The vast despotism of the Cæsars, gradually effacing all national peculiarities, and assimilating the remotest provinces of the Empire to each other, augmented the evil. At the close of the third cen. tury after Christ, the prospects of mankind were fearfully dreary. A system of etiquette, as pompously frivolous as that of the Escurial, had been established. A sovereign almost invisible; a crowd of dignitaries minutely distinguished by badges and titles; rhetoricians who said nothing but what had been said ten thousand times, schools in which no

thing was taught but what had been known for ages

such was the machinery provided for the government and instruction of the most enlightened part of the human race. That great community was then in danger of experiencing a calamity far more terrible than any of the quick, inflammatory, destroying maladies, to which nations are liable-a tottering, drivelling, paralytic longevity, the immortality of the Struldbrugs, a Chinese civilization. It would be easy to indicate many points of resemblance between the subjects of Diocletian, and the people of that Celestial Empire, where, during many centuries, nothing has been learned or unlearned; where government, where education, where the whole system of life is a ceremony; where knowledge forgets to increase and multiply, and, like the talent buried in the earth, or the pound wrapped up in the napkin, experiences neither waste nor augmentation.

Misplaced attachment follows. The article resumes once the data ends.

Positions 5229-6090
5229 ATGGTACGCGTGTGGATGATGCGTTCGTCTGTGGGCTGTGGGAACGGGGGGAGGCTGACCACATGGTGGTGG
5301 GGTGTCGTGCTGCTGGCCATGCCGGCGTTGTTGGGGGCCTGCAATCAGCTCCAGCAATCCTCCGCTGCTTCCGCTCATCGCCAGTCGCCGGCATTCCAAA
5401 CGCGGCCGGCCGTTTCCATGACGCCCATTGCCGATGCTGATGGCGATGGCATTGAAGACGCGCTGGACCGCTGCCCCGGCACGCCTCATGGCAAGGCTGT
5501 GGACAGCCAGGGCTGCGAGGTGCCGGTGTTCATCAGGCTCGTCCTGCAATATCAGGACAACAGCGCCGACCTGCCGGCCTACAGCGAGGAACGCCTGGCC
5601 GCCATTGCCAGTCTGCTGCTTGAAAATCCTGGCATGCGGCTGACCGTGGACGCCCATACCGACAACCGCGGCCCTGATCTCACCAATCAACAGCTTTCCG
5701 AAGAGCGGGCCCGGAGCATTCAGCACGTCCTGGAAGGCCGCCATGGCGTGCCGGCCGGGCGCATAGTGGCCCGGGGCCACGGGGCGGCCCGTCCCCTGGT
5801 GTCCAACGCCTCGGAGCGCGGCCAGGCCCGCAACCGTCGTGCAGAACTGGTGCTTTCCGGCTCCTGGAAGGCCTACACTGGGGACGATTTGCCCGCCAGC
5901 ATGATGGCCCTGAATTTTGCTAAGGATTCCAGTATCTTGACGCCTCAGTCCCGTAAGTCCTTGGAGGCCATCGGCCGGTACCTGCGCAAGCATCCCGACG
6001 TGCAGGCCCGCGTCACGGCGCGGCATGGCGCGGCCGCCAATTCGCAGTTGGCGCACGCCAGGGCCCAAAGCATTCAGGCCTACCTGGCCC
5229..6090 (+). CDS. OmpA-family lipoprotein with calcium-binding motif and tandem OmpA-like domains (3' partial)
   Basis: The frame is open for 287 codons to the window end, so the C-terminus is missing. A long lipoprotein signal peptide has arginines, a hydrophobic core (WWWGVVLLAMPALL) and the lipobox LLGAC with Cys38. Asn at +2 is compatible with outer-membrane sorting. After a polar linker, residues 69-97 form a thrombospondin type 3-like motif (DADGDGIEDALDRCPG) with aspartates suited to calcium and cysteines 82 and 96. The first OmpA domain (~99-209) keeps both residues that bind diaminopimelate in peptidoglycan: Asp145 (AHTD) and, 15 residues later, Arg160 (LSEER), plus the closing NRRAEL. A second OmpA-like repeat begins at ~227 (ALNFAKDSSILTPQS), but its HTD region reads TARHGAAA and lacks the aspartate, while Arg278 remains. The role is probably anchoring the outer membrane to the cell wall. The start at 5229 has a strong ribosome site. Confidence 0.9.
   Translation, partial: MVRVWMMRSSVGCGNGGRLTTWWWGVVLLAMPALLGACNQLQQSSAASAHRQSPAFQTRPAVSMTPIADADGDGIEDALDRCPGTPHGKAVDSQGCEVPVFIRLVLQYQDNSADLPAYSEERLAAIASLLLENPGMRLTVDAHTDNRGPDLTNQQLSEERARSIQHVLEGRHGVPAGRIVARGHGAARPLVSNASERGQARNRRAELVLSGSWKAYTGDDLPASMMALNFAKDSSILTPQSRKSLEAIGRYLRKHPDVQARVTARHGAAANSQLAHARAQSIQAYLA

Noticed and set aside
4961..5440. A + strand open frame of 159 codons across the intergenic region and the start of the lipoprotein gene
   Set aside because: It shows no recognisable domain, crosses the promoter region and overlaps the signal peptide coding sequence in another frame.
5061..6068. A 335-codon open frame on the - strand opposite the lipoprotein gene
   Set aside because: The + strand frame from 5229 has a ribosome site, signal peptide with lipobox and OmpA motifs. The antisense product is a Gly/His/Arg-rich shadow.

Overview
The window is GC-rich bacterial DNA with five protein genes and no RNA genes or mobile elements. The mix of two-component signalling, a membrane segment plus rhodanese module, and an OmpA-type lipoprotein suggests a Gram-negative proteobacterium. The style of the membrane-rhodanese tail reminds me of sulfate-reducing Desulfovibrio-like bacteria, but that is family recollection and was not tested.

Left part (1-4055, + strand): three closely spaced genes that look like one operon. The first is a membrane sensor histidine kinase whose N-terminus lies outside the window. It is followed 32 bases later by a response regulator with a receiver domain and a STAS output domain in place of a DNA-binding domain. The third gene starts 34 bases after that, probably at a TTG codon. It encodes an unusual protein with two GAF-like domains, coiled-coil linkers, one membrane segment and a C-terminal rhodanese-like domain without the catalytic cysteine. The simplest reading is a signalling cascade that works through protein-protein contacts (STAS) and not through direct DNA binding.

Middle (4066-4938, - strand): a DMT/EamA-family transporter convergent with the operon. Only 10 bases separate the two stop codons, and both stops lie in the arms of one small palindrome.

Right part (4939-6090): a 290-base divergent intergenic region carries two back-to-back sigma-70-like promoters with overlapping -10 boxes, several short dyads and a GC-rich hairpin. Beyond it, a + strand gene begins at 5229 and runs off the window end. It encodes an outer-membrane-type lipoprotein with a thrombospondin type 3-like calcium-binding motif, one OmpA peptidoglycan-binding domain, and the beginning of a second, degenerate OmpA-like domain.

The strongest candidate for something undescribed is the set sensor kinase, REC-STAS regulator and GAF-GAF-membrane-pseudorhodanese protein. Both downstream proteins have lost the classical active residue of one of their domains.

The torpor was broken by two great revolutions, the one moral, the other political; the one from within, the other from without. The victory of Christianity over Paganism, considered with relation to this subject only, was of great importance. It overthrew the old system of morals; and with it much of the old system of metaphysics. It furnished the orator with new topics of declamation, and the logician with new points of controversy. Above all, it introduced a new principle, of which the operation was constantly felt in every part of society. It stirred the stagnant mass from the inmost depths. It excited all the passions of a stormy democracy in the quiet and listless population of an overgrown

empire. The fear of heresy did what the sense of oppression could not do; it changed men, accus. tomed to be turned over like sheep from tyrant to tyrant, into devoted partisans and obstinate rebels. The tones of an eloquence which had been silent for ages resounded from the pulpit of Gregory. A spirit which had been extinguished on the plains of Philippi, revived in Athanasius and Ambrose.